Five Lessons We Learned Starting a Nonprofit
We started this journey five years ago and have learned more along the way than we could have ever predicted. Building a nonprofit is full of surprises, so if you are thinking of starting a nonprofit of your own we want to share five things we’ve learned from co-founding and running Blue Trunk.
1. You aren’t an expert in everything
When we started Blue Trunk we quickly realized how many areas of expertise were needed to have a successful business. It is impossible for any one person to be an expert in every field, and we learned when we needed to seek outside support. There are many ways to get professional assistance, from consultants for individual projects, to advisors, to professional organizations. We have a vision for our organization, and enlisting the support of experts in law, human resources, web development, social media, and other fields has helped us achieve our goals. We aren’t experts in everything, and we don’t expect to be.
2. Be honest about where you are and be willing to ask for help
This lesson is especially important for nonprofits. Throughout our growth we have had to not just get professional support, like we discussed above, but we’ve also required financial support. As a new and small nonprofit we didn’t have the finances to get all the expertise we needed, so it was important for us to share our vision and be honest about what assistance we required to get there. For us that meant helping others to see the importance of inclusive travel, but whatever your mission is you will have to be able to get others to buy into your idea. Over the past five years we have needed to ask people for financial assistance, whether that’s in the form of pro-bono work or discounted services. It’s important to remember that many people are willing to help growing organizations if you ask.
3. Don’t sell yourself short
When you are navigating fractional support and financial assistance it may be easy to begin selling yourself short. But asking for support doesn’t mean you should think less of yourself or your business. You started your organization because you believe in it, it’s essential to share that enthusiasm when you ask for help. Show that momentum and show where the organization is going. You aren’t selling you, you are promoting the business. This is especially true if it’s a nonprofit--you are selling your cause. A wonderful mentor, the late Amy Gannon from Doyenne, reminded us that we aren’t selling ourselves and we have to keep that in mind as we solicit support. The organization is its own entity, and that’s what you have to focus on.
4. Talk to everybody
You never know who might be interested in your organization or who they may know. Conversations help guide the growth of your organization especially in its early stages. Many of our connections have been made through striking up conversations with strangers at events, meeting with friends of friends, talking to professional colleagues, and connecting with mentors. There are so many people around you who can grow to be part of your organization. If you think you don’t know enough people don’t panic; you don’t have to know a whole network! Your network can start small, and you can build it by continuing to make connections. Joining professional organizations and getting involved in mentorship programs is a great way to do this. We have made several connections through the Center for Nonprofit Excellence in Charlottesville, and we were also extremely lucky to get involved with Doyenne in Madison.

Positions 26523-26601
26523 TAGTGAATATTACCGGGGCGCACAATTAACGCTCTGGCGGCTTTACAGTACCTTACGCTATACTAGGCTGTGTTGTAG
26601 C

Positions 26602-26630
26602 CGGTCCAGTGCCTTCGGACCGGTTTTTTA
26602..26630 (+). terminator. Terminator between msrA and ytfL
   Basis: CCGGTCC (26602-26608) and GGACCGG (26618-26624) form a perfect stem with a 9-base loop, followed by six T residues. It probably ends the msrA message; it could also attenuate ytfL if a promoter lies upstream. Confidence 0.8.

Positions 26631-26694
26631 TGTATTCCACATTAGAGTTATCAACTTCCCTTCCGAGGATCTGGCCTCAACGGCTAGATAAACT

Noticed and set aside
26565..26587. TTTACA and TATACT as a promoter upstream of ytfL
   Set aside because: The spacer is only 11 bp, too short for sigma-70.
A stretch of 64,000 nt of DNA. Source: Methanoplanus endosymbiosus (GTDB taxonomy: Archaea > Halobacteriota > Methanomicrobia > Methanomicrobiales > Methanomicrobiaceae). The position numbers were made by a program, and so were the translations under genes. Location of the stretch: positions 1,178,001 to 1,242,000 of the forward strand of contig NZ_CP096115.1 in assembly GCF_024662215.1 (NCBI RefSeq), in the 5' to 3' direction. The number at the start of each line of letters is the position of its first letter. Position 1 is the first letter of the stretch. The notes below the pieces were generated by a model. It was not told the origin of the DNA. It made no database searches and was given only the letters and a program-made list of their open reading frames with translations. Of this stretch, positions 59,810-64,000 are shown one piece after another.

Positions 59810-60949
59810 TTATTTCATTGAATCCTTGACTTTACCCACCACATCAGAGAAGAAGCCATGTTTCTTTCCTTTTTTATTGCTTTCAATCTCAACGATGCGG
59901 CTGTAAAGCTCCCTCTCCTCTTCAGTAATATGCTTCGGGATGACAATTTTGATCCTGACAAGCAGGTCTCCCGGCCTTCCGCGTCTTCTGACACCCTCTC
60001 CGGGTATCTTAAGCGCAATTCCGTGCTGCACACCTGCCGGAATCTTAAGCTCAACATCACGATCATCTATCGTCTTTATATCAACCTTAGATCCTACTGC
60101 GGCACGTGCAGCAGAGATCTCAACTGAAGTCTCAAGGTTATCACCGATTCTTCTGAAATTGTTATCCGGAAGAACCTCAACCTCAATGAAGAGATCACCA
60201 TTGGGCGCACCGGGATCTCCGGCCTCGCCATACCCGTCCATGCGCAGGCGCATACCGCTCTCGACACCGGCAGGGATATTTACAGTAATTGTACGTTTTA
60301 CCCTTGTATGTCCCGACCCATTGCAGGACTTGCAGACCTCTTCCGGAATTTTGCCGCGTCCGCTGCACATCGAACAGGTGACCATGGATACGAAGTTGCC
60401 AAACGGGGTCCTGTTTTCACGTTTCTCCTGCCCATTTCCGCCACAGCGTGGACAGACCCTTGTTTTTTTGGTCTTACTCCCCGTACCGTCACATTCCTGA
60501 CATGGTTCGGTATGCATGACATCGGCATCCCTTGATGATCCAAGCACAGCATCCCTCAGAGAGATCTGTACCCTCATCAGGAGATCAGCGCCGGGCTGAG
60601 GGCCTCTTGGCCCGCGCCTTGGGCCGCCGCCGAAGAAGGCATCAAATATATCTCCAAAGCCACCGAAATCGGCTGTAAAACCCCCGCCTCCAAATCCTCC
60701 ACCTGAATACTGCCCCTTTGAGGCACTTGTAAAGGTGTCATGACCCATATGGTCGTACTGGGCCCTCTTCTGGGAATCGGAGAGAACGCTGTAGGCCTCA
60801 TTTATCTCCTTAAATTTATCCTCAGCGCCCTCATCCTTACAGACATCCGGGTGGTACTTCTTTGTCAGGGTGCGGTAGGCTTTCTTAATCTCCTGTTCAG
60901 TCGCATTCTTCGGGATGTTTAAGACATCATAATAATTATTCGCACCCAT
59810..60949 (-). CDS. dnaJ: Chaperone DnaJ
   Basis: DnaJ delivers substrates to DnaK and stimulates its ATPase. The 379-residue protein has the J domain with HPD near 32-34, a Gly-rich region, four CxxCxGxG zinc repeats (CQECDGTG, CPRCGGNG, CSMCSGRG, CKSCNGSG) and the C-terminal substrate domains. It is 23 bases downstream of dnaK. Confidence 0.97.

5. Things take longer than you think, but….
That’s not necessarily bad, slow is ok (and sometimes better)! When pitching your organization to others be honest about where you are and why. Slow isn’t bad, but you need to be transparent. While starting Blue Trunk we took our time with establishing a legal foundation, usability testing, and building out our network. When starting a business there is a lot to do on the backend, from HR to branding to technology, and it can take a while to get through. A lot of the work that needs to happen on the backend isn’t always visible to others. It can be discouraging to hear about “new” businesses that just came onto the scene. It seems like they popped up overnight, but a lot of them put in years of work to reach that level of success.
We often look back and are shocked at how much we’ve learned over the past five years. Building an organization means constantly learning, and we are excited to see what the next five years have in store.
Photo credit: Charlottesville Tomorrow